Author Topic: World's oldest starter  (Read 501 times)

Offline chumley

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World's oldest starter
« on: November 10, 2019, 04:01:16 AM »
Well, world's oldest malt extract. Tomorrow I plan to brew Denny's BVIP recipe.....10 gallons of it!  Going to split it betweem WY1450 and US-05.  I have two packets of US-05, but thought I would make a starter for the WY1450 (born on date of September 25).

Turns out I am all out of DME, and no good alternatives since the local hardware store gave up on selling homebrew supplies.  So I turned to the 3.3 lb. pouches of LME that a friend who gave up the hobby gave to me.....A DECADE AGO.

The brand is Northwestern Gold.  I recall they were a Wisconsin LHBS who had a contract with Briess to distribute their malt extract.  The LME looked like molasses, and tasted like caramel.  I made a two liter starter anyway, and pitched the smack pack in.

It is fermenting nicely in a 1 gallon clear glass jug.  No krausen. Today I looked at the box that the Northwestern Gold LME pouch came in and saw a date stamped on it.

December 17, 1992.

As I will have the US-05 as a sort of control, it will be interested to compare the two. Although I don't believe any little amount of 27 year old wort starter will make an impact on the flavor of a big beer such as the BVIP.

Offline dmtaylor

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Re: World's oldest starter
« Reply #1 on: November 10, 2019, 04:20:26 AM »
Let me know how it turns out.  I too have some LME from the 1990s that I have been too scared to use.
Dave

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Offline jeffy

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Re: World's oldest starter
« Reply #2 on: November 10, 2019, 02:24:23 PM »
I once bought a whole bunch of boxes of Homebrew kits from the manager of a liquor store for $1 each.  They had been on their high shelf for many years when I got them.  I sorted them out, threw away the ancient brown hops and the unmarked yeast and saved the dry malt extract.  Some of them were solid rocks of extract, but I occasionally would break of a section and make a starter with it.  It seemed to work fine.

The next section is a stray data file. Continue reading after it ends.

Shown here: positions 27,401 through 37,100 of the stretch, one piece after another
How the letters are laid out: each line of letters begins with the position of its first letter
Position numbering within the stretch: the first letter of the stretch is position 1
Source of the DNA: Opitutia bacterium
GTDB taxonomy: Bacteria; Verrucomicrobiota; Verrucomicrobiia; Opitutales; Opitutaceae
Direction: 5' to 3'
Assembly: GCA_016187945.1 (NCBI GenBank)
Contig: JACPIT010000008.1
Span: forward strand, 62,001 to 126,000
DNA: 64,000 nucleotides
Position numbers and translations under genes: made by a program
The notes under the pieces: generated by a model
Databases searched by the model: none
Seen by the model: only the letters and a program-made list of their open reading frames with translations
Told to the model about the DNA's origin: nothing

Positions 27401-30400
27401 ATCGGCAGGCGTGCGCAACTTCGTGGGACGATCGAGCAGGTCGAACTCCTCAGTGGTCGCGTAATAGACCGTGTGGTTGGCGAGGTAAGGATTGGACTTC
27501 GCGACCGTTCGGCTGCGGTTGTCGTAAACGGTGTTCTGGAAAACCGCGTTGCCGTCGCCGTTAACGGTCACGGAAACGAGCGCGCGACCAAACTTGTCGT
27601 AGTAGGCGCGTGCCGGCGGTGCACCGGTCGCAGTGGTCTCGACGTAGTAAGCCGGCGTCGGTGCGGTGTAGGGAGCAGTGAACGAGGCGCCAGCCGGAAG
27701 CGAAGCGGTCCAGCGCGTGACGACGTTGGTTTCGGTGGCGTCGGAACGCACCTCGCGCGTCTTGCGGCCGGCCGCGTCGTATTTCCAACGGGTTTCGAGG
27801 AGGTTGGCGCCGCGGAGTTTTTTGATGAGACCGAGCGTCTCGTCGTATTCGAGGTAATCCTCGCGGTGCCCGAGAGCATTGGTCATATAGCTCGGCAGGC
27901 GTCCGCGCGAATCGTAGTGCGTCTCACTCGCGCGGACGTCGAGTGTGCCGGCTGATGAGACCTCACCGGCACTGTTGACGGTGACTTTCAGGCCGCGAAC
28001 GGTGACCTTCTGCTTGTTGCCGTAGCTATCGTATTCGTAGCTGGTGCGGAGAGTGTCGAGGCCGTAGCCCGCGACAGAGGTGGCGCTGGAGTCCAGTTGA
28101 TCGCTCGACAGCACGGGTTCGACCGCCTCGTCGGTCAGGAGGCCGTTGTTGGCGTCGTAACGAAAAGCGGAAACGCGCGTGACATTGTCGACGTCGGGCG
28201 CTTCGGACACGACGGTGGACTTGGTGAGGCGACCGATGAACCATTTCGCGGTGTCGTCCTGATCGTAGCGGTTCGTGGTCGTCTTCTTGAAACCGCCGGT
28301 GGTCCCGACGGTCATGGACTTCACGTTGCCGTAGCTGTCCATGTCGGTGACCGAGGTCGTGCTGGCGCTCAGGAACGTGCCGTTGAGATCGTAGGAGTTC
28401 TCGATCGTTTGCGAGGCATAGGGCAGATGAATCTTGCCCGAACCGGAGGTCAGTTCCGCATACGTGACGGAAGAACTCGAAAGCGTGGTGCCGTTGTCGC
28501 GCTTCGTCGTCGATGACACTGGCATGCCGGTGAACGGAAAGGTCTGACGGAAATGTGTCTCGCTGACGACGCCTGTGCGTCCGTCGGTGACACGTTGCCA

Jeff Gladish, Tampa (989.3, 175.1 Apparent Rennarian)
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Offline hopfenundmalz

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Re: World's oldest starter
« Reply #3 on: November 10, 2019, 02:27:20 PM »
A guy in our club got a bunch of expired LME from the LHBS. very out of date, very dark. Some made beer with them, those were oxidized. I made starters and decanted. Those were ok.
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Offline kramerog

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Re: World's oldest starter
« Reply #4 on: November 11, 2019, 05:05:03 PM »
I made an old ale that took third place in the AHA's club only competition with some very oxidized extract, but it took over a year before the extract twang had melded into the pleasant oxidation of an old ale.

I typically only use old extract in starters that I plan to decant.

Offline chumley

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Re: World's oldest starter
« Reply #5 on: December 03, 2019, 11:28:39 PM »
Today I kegged the BVIP. The 1450 with the stale extract starter finished at 1.018, for an apparent attenuation of 78%.

The 2 packets of US-05 finished the wort at 1.014, for an apparent attenuation of 83%. It also had a massive blowoff despite fermenting around 62. Both hydrometer samples tasted great, no real difference. I'm anxious to compare the two once they are carbonated and ready to serve.

Offline denny

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Re: World's oldest starter
« Reply #6 on: December 04, 2019, 03:17:21 PM »
Today I kegged the BVIP. The 1450 with the stale extract starter finished at 1.018, for an apparent attenuation of 78%.

The 2 packets of US-05 finished the wort at 1.014, for an apparent attenuation of 83%. It also had a massive blowoff despite fermenting around 62. Both hydrometer samples tasted great, no real difference. I'm anxious to compare the two once they are carbonated and ready to serve.

That's a lot lower than I get for that beer.  Mine is in the 1.026 range
Life begins at 60.....1.060, that is!

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